The concept of USB OTG (on-the-go) storage is a good one, especially for the increasing number of us of us whose favourite phones don't have an SD card slot. However, one of the big issues with the regular arrangement for OTG is the need to carry a male-female adapter cable and a card reader or memory stick around in addition to the telephone. Doing away with this inconvenient clutter was really what attracted me to the idea of the Meenova reader.
I knew that a tiny, almost weightless device, which clips to my keyring, but which can take exchangeable micro SD cards at least up to 64Gb, would be worth $12 to me just for the convenience. The Meenova reader ticks all those boxes at around 2cm square by 8mm thick and weighing in at only 3 grammes.
Unboxing the Meenova
The reader arrived by mail, safe in a protective envelope, direct from the manufacturing facility. US customers receive theirs via USPS, the rest of the world via Hong Kong Post. Inside the envelope the reader was neatly packaged, and the pack included the reader, a USB adapter for lap/desktop connectivity, and a keyring clip.
All the items were well made and well finished. The only exception was the tiny split ring for the keyring adapter, which was quite flimsy, but that was such an insignificant part of the package that I just replaced it with a better one for five cents. The cap clips onto the reader with a satisfying and tight click, and the reader is securely held.
That led me to thinking that instead of hanging the reader from my keyring, I should hang the cap from the ring and clip the reader in/out of it as I used it. I punched a small hole in the cap, threaded the tiny keyring through it, and I am very happy with the modification.
N.B. - Later Edit
Do NOT hang the reader on your keyring as I described above. My reader came unclipped twice today and I almost lost it !! Use the tag provided on the body of the reader and pass the spring clip through that. Only use the ring to hang the cap from the clip when the reader is in use.
Getting To Grips with the Meenova
Having got it all ready to use, my next step was to rummage in the spares bin. Luckily I found an old 8Gb class 4 SD card to use for the first test. I slotted it into the reader, plugged the reader into the USB adapter and plugged all that into my trusty iMac.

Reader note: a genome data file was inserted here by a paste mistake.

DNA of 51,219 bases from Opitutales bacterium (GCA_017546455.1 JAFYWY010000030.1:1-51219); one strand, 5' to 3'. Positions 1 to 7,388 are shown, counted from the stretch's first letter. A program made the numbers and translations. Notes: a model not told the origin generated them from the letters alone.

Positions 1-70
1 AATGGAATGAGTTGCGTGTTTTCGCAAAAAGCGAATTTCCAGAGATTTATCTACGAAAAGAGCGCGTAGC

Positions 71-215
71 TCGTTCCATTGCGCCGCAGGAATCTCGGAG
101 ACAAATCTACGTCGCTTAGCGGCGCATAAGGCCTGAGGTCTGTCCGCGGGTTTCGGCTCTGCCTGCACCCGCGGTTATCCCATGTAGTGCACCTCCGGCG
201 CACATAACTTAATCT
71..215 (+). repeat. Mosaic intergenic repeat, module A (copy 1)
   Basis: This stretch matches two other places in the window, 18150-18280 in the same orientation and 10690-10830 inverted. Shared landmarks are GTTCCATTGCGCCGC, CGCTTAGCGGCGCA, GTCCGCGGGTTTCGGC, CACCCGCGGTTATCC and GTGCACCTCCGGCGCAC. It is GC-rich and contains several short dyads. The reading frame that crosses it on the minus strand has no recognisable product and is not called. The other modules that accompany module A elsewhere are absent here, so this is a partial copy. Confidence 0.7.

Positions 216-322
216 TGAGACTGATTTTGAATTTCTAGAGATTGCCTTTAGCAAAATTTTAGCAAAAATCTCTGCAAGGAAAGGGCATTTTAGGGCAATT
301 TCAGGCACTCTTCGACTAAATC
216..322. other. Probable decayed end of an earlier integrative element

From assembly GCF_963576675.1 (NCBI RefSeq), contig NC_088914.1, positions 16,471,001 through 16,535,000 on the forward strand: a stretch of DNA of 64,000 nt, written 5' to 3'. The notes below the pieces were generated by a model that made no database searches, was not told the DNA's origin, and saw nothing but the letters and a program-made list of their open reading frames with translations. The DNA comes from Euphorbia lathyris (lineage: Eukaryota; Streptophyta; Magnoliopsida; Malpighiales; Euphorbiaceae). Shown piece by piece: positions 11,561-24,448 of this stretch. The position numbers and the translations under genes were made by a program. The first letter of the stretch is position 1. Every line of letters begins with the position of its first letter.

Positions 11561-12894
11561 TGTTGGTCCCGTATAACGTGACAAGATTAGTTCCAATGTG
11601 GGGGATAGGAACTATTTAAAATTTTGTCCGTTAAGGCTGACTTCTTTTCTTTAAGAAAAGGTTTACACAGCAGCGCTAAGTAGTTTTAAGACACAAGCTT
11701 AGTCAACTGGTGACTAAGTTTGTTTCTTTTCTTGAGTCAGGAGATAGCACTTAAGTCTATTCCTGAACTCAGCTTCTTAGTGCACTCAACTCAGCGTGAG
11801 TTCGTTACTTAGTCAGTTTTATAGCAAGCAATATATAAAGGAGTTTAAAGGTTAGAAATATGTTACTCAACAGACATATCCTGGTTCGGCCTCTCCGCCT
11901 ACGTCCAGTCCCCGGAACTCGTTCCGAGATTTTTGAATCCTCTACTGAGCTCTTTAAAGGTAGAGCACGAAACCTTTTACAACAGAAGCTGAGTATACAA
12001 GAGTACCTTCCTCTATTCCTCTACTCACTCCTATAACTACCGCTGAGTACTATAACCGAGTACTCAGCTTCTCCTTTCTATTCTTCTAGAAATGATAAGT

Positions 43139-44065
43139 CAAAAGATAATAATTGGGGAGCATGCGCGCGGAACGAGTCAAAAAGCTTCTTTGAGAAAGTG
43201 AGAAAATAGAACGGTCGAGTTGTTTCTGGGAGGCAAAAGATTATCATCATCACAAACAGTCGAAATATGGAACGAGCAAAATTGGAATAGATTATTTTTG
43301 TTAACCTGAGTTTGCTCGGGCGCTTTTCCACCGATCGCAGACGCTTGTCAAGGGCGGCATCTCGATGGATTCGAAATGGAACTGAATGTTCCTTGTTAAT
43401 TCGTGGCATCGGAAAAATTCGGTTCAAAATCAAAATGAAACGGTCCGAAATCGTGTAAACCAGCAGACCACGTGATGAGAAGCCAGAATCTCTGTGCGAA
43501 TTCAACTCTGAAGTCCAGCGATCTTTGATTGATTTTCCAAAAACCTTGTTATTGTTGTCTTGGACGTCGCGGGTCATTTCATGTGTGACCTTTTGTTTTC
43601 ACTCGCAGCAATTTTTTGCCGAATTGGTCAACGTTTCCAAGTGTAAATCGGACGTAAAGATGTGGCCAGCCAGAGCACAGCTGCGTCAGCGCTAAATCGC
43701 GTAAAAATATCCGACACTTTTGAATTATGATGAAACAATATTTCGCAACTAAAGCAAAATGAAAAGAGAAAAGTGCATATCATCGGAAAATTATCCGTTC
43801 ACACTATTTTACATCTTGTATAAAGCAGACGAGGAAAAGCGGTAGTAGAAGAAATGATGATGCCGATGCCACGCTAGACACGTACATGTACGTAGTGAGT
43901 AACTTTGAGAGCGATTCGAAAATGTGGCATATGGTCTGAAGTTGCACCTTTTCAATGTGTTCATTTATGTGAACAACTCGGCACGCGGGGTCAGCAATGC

Partitioning and formatting the card was quick, easy and there were no issues. A nice touch is that USB connector on the reader is mounted in a raised, transparent, plastic "plinth" and from inside the casing a blue LED flashes to indicate any activity.
|The Meenova is actually much smaller than it appears here|
My first test was to load up my entire photo library from iPhoto to see what would happen. 2 Gb was a heavy enough load, and during the loading process I also deleted around 400 of the photos from the card during the load to see if that caused any issues. The process took a while, but there was no noticeable slowdown during the deletions and no data dropouts or corruption.
Following the successful upload I unmounted the device and plugged it into the USB port of my HTC One. The One immediately reported "Preparing USB storage, Please Wait" and then "USB storage is ready" which popped up almost too quickly for me to take the screen shots.
ES File Explorer, showed me that the USB was mounted automatically by the OS at the mount point /mnt/usb. On opening, Explorer already had the USB folder open and I was able to examine the contents just as I would any other part of the file system.
The next step in this little test was to open Gallery and look for the photos I uploaded. They had already been found by the Gallery app and the app was in the process of making them available. Once the photos folder had been opened in Gallery, the photos themselves did take some time to appear, but until I can get hold of a faster card I can only speculate on whether this was caused by the cheap, slow card, the reader, or the OTG/USP processing in the phone OS.